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Rest pause with mini set auto regulation

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  • DriftKing
    replied
    Thanks so much to both @Skip and Doggcrapp for your responses.

    @Skip I’ve been following this auto regulation and increased volume split incorporating rest pause for the past year and I’ve been very happy with my results. BUT… now I’ve realized two things… that I need more recovery and the weights are getting really heavy. I’m motivated but also intimidated by the weights I’m lifting. I wouldn’t say I’ve made a mistake but I’ve learned that you shouldn’t change something that already works and is laid out for a reason such as just following the 2 way or the 3 way split as written by DC.

    As per my other posts, little aches and pains have been creeping up and annoying my progress but this is coming a year later unforeseen. Now I’ve realized, I’m truly in it for the long haul and journey and need to avoid these injuries at all costs. I thought I was invincible before haha

    Doggcrapp now I completely understand that one shouldn’t change something that has already brought great success for others. It’s understandable the frustration when beginners like myself first come in and what to change this and that because of their own “research, opinions, etc” and hard for them to stray from what they are used to. I tried changing something that was already great and while my thing worked for awhile, I didn’t notice the effects until a year later which have annoyed my progress. But it was a much needed learning lesson. I see it being quite annoying for you to explain to the world your methods over and over and your explanations only bring more questions which gets tiring to answer over and over again. You’ve already answered the same questions and it gets repetitive. I’ve learned to do it as written and that’s it. I also ask myself the same questions, if I’m doing things right, Bla bla bla, but sometimes you just gotta trust the process, train heavy, rest adequately, eat nutritionally, recover and progress the weight up, and repeat over and over again. Not much else to it.

    With all this said, I’m sticking to the original DC 2 Way with 2 straight sets instead of rest pause (1 really heavy 6-9 rep set and 1 heavy 10-12 rep set) with 2-3m rest for all exercises as I’ve realized that my recovery is better here at this time. I can have better blasts without compromising recovery. Maybe in another year or so I will change to rest pause. But my joint pains and aches need to go away and learn to handle these changes first.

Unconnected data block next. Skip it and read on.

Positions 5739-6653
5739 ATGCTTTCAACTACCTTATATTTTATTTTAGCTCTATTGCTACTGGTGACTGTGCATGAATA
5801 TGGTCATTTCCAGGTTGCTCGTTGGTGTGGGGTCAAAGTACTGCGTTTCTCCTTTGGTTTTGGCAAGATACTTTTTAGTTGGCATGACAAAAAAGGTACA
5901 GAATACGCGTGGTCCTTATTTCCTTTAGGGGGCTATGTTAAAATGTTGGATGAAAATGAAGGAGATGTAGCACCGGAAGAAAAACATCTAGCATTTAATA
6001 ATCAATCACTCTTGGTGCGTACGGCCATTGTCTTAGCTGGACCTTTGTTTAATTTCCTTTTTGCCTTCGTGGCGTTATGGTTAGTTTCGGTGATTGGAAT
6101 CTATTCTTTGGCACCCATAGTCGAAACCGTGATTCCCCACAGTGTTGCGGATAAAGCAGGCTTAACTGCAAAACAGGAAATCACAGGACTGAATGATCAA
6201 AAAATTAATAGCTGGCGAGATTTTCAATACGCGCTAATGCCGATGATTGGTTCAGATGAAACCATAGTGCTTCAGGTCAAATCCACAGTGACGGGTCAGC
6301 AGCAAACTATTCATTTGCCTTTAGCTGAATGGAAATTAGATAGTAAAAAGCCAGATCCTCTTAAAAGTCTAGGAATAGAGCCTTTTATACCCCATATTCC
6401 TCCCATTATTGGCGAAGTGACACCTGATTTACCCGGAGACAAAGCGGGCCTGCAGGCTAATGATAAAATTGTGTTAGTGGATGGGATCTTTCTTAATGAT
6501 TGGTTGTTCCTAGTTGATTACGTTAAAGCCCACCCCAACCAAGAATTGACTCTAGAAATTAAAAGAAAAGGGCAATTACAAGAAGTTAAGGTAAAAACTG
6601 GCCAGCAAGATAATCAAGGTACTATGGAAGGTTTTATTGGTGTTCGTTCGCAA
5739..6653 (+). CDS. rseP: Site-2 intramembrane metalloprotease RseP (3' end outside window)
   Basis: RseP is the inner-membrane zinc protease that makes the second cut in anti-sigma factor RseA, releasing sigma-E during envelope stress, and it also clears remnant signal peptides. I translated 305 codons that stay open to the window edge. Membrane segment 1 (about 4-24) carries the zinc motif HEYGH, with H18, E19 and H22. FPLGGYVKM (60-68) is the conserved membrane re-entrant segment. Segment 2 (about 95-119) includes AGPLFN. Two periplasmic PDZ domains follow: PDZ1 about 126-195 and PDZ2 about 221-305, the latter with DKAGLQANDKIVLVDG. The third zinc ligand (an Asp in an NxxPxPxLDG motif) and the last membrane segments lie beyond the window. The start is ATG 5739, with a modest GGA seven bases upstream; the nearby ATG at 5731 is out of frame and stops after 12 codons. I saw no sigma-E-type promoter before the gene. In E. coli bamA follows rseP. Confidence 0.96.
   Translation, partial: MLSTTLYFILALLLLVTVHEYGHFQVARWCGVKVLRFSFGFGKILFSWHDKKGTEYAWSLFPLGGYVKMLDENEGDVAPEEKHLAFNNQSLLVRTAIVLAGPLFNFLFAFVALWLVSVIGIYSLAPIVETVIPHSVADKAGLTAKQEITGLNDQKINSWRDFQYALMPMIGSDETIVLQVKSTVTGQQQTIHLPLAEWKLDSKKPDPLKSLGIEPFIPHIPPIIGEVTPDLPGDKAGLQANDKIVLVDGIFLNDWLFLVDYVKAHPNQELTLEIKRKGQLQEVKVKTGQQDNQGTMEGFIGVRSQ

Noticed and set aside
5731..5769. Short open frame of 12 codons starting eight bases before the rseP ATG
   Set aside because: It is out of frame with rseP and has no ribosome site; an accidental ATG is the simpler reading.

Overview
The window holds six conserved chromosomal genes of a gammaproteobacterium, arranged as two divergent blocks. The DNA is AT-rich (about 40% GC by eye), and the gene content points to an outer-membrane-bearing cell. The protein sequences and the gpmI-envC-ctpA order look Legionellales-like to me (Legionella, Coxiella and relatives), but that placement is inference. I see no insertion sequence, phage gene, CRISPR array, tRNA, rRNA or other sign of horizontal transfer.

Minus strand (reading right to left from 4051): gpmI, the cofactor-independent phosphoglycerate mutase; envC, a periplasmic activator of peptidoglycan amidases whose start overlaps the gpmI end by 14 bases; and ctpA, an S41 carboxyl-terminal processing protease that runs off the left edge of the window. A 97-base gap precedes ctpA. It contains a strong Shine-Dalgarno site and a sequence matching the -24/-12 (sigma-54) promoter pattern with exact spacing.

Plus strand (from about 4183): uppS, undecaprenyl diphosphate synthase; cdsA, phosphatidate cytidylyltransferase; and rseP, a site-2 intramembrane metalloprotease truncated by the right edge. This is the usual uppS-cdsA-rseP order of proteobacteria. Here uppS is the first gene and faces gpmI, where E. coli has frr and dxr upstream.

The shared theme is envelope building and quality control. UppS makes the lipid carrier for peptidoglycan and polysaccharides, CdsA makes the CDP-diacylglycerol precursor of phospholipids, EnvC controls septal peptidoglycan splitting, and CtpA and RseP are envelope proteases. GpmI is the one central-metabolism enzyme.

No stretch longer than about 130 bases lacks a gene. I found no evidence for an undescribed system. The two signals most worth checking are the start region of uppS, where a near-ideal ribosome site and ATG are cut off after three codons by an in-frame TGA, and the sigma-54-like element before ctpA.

Leave a comment:


  • Doggcrapp
    replied
    I am coming back into this forum but I have reserved one main standard for myself....I cannot possibly write about beginning DC training anymore or ill sprint the other way 24.8 miles per hour. I feel i wrote how to do beginning DC training and how to set everything up and how to rest pause so many times that I am "grandfathered in" to never talk about it again. Its what burned me out many years ago (going back and repeating the same things over and over) so i want to make sure I dont put myself in that position again

    Leave a comment:


  • Ken "Skip" Hill
    replied
    Originally posted by Ds3317 View Post
    Dc is about pushing the exercise to failure and beating the log book.
    What you’re doing isn’t DC.
    do the 2 way split as written.
    if you don’t want to push to failure on every set and you want to do more volume DC isn’t for you.
    I’m one of those people who honestly cringe when I hear people talk about rir or rpe.
    unless you’ve trained to failure and beyond for a while then you really have nothing to gauge to by.
    I have warm up sets that feel like an rir of 2 then my working set will be 90 more lbs and I’ll beat the last weeks reps or weight by a crazy amount.
    If you’re not recovering don’t back off the intensity lower your volume. Progressive mechanical tension IS the primary driver of growth. Reps in the tank is gains on the table.